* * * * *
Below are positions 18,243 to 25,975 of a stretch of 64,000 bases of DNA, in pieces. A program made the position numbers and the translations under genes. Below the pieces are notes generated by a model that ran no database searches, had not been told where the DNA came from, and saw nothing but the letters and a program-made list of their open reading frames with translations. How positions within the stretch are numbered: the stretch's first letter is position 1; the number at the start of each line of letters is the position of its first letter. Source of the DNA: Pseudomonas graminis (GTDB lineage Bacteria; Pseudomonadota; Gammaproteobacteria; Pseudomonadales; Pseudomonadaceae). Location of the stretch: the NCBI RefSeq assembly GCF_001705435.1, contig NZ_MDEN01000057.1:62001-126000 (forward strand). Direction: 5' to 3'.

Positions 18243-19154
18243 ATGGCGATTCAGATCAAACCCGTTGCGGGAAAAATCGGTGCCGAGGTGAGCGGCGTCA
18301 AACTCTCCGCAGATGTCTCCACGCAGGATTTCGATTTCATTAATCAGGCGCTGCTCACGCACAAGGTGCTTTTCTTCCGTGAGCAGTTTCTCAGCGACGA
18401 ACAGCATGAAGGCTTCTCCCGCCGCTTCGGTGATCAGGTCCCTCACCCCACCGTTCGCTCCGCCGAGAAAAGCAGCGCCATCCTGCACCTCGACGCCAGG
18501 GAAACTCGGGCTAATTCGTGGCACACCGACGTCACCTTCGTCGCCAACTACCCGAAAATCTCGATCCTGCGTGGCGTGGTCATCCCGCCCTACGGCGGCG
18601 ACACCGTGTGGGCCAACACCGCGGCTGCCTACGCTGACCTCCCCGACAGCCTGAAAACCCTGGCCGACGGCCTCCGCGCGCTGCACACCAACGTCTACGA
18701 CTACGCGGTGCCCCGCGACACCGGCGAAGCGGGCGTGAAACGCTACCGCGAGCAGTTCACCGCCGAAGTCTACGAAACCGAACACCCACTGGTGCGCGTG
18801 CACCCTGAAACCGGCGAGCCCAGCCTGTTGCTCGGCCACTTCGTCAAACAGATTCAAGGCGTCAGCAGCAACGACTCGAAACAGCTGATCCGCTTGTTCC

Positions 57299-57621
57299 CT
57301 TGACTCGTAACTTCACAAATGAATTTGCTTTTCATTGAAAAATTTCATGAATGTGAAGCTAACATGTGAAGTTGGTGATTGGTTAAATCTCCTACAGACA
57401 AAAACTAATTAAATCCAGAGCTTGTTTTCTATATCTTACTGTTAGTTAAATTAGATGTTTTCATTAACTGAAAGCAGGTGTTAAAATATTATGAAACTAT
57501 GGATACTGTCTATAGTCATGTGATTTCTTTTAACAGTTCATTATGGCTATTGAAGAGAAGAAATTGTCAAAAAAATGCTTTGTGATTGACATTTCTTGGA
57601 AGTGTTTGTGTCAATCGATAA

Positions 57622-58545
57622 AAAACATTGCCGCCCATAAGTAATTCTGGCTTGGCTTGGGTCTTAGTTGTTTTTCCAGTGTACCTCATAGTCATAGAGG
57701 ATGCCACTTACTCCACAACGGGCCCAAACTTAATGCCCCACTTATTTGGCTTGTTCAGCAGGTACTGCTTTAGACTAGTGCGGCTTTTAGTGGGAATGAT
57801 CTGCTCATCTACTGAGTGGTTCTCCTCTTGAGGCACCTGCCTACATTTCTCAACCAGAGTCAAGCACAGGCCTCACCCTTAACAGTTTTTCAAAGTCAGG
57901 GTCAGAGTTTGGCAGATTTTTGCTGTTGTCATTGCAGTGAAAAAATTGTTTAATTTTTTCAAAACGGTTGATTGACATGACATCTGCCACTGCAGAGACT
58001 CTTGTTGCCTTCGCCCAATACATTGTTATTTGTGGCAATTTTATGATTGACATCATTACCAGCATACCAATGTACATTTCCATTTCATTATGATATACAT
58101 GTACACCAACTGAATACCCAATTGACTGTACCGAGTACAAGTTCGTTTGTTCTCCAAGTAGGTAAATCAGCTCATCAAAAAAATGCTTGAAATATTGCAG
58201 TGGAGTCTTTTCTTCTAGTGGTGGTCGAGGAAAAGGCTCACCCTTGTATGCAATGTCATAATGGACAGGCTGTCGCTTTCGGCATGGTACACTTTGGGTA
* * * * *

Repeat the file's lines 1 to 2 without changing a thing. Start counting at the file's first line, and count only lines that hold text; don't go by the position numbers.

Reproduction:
Below are positions 18,243 to 25,975 of a stretch of 64,000 bases of DNA, in pieces. A program made the position numbers and the translations under genes. Below the pieces are notes generated by a model that ran no database searches, had not been told where the DNA came from, and saw nothing but the letters and a program-made list of their open reading frames with translations. How positions within the stretch are numbered: the stretch's first letter is position 1; the number at the start of each line of letters is the position of its first letter. Source of the DNA: Pseudomonas graminis (GTDB lineage Bacteria; Pseudomonadota; Gammaproteobacteria; Pseudomonadales; Pseudomonadaceae). Location of the stretch: the NCBI RefSeq assembly GCF_001705435.1, contig NZ_MDEN01000057.1:62001-126000 (forward strand). Direction: 5' to 3'.

Positions 18243-19154